A new keyboard and faster performance make this slightly thicker laptop a winner.
Apple’s overhaul of its laptop lineup is complete: the new 13-inch MacBook Pro ditches the controversial butterfly keyboard in favor of the tried-and-true Magic Keyboard, and it brings spec bumps, to boot.
While the new 13-inch MacBook Pro is in most respects very similar to its 2019 predecessor, this update rounds out an overhaul of the MacBook lineup that Apple has had underway for several months.
The result is an effective workhorse machine that fills a gap in the lineup for the kinds of professional and hobbyist users who need strong CPU performance, but for whom graphics are secondary—people like developers and the like.
Table of Contents
- Yes, the butterfly keyboard is gone
- The middle ground
- The good
- The bad
- The ugly
|SPECS AT A GLANCE: 2020 13-INCH MACBOOK PRO|
|SCREEN||2560×1600 at 13.3 inches|
|OS||macOS Catalina 10.15.3|
|CPU||2GHz 4-core Intel Core i5 (3.8GHz Turbo) with 6MB L3 cache|
|RAM||16GB 3733MHz LPDDR4|
|GPU||Intel Iris Plus Graphics|
|NETWORKING||802.11ac Wi-Fi; IEEE 802.11a/b/g/n; Bluetooth 5.0|
|PORTS||4x Thunderbolt 3, 3.5mm headphone|
|SIZE||0.61 inch×11.97 inchx8.36-inch (1.56cm×30.41cm×21.24cm)|
|WARRANTY||1 year, or 3 years with AppleCare+|
|PRICE AS REVIEWED||$1,799|
|OTHER PERKS||720p FaceTime HD camera, stereo speakers|
There are a number of configuration options for the 13-inch MacBook Pro, of course, but the big divide is between the model with two Thunderbolt 3 ports and the one with four. The first two standard configurations—which start at $1,299 and $1,499—have the new Magic Keyboard, but they lack the 10th-generation Intel CPUs or the faster memory. Plus, two Thunderbolt 3 ports just isn’t optimal for most use cases.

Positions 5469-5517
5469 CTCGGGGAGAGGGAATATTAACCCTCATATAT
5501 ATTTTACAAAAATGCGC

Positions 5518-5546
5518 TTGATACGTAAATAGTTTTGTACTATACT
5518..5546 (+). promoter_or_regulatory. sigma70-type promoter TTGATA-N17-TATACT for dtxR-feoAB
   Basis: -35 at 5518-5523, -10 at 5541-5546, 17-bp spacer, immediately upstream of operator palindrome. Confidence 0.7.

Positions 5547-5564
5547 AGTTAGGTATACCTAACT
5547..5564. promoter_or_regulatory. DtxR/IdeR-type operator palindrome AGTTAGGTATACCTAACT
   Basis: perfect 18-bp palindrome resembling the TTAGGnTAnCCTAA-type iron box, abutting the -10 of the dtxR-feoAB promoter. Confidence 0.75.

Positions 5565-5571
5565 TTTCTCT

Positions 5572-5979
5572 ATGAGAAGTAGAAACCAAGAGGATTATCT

Our review unit has four ports, and that’s the one we’d recommend buying to most people who are interested in this device. The benefit of the 13-inch MacBook Pro over the MacBook Air is a bit fuzzy at the former’s low-end specs. But going to those 10th-gen CPUs and four Thunderbolt ports makes a big difference. (The 4-port configurations start at $1,799.)
The cheapest two-port spec comes equipped with a 1.4GHz quad-core 8th generation Intel Core i5 CPU, Intel Iris Plus Graphics 645, 8GB of LPDDR3 memory at 2133MHz, and 256GB of solid-state storage. The four-port config starts with a 2GHz quad-core 10th-generation Core i5, newer Iris Plus graphics with 64 execution units 16GB of 3733MHz LPDDR4X memory, and 512GB of storage with read/write up to 3GB/s.
You can upgrade the CPU to a 2.3GHz quad-core Intel Core i7, the memory to 32GB, and the storage to 1, 2, or 4TB. (The last of those storage upgrades costs a bonkers $1,200 over the base 512GB option, so it certainly won’t be an option for everybody.)
Maybe this is just a person with a hammer seeing everything as a nail, but to me, this machine’s configuration options seem deliberately tailored for Web and mobile app developers. They’re more than adequate for most Web and mobile design work, too. However, as strong as Intel’s Iris Pro integrated graphics have gotten over the years, they still don’t hold a candle to discrete graphics. Potential buyers looking to do 3D modeling, game development, video editing, or even heavy-duty photo editing might want to look at the 16-inch model instead (or any number of desktops or Windows laptops, of course).